Yesterday the government of Ontario released the details of their Fair Hydro Plan. The plan is intended to result in a 25% reduction on the average residential electricity customer’s bill and, barring any unforeseen delays, should be in place by the summer of 2017 (likely May). This 25% reduction will be coming from different areas:
And now to the components of the plan and potential impacts.
The full cost of GA would continue to be paid to generators (nuclear, natural gas, waterpower, wind, solar, bioenergy) and to fund conservation programs (which satisfies the government’s contractual obligations to these parties) but will be funded, in part, by debt rather than from ratepayers, at least for now. The annual $2.5 billion difference will be transferred to an account managed by Ontario Power Generation (OPG) where it will accumulate interest and be paid off over a longer period of time (30 years). This change will result in an immediate reduction on electricity bills by reducing the GA component of the cost of electricity. The government has also announced that they will be holding any increases to electricity rates to the rate of inflation over the next 4 years.
The Impact to Solar Net Metering: Refinancing the GA will directly reduce the per kWh charge that electricity customers pay, which will change the price that companies will need to offer a potential net metering customer. For example, if a customer was currently paying 15¢/kWh for grid electricity, a net metering company might need to offer a solar kWh for 13-14¢ in order for the customer to be interested. With the refinancing of the GA, the price per kWh of grid electricity will decrease and the net metering company would need, in turn, reduce the cost of a solar kWh in order to incent uptake. This will increase payback periods by widening the gap between the cost of a kWh from the grid and the required price per kWh that a net metering system would need in order to cover costs and still produce electricity cost savings for the customer.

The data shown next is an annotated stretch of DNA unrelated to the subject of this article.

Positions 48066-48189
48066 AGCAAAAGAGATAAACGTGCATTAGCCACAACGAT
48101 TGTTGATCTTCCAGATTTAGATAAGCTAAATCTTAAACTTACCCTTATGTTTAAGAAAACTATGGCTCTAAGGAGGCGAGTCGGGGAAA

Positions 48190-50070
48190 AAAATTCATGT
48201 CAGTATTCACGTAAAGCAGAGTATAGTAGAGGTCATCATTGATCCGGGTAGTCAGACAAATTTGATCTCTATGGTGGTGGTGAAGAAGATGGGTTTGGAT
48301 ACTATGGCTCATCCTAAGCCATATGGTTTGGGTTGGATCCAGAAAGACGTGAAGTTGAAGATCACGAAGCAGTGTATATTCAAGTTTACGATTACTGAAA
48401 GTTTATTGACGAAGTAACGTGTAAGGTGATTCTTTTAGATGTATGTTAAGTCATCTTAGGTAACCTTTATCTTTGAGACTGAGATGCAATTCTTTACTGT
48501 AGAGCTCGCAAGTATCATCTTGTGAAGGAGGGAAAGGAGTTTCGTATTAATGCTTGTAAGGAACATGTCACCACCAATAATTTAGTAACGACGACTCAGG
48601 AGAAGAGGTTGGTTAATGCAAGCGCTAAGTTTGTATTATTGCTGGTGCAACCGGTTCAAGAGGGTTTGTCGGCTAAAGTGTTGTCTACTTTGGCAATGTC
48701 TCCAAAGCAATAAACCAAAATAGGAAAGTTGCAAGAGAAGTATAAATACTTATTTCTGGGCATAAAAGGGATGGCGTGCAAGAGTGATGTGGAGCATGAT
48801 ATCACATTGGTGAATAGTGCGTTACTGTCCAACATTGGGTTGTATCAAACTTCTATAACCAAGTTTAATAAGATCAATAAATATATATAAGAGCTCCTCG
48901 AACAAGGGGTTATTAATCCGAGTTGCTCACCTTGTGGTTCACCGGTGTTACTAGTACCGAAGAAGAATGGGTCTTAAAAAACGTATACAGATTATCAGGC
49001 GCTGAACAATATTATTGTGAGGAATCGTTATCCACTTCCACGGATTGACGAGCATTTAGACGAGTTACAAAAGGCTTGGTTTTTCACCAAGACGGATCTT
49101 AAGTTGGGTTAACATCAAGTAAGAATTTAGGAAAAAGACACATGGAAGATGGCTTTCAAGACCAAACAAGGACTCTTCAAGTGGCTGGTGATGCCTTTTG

We do not yet know the exact impacts to the per kWh price in Ontario and so cannot yet quantify the exact impact to net metering system economics. Once greater clarity on the impact to Time of Use (TOU) and Tiered Rates is available, CanSIA will share that information with Members. For the time being, below are some potential impacts in the form of changes to mock bills for standard service residential electricity customers.
The Impact to Solar Net Metering: This change is expected to have a relatively minor impact on solar net metering as the addition to the regulatory charge on current bills is small and the effect will only impact residential distribution charges. As described previously by CanSIA, the Ontario Energy Board (OEB) is going through the process of fixing residential distribution charges, thus solar net metering cannot affect these charges regardless.
The Impact to Solar Net Metering: CanSIA expects the impact to solar net metering from these three measures to be relatively minor given that they generally target either portions of the bill that cannot be impacted by a net metering system, and because they target customer classes that would not likely pursue solar at this time.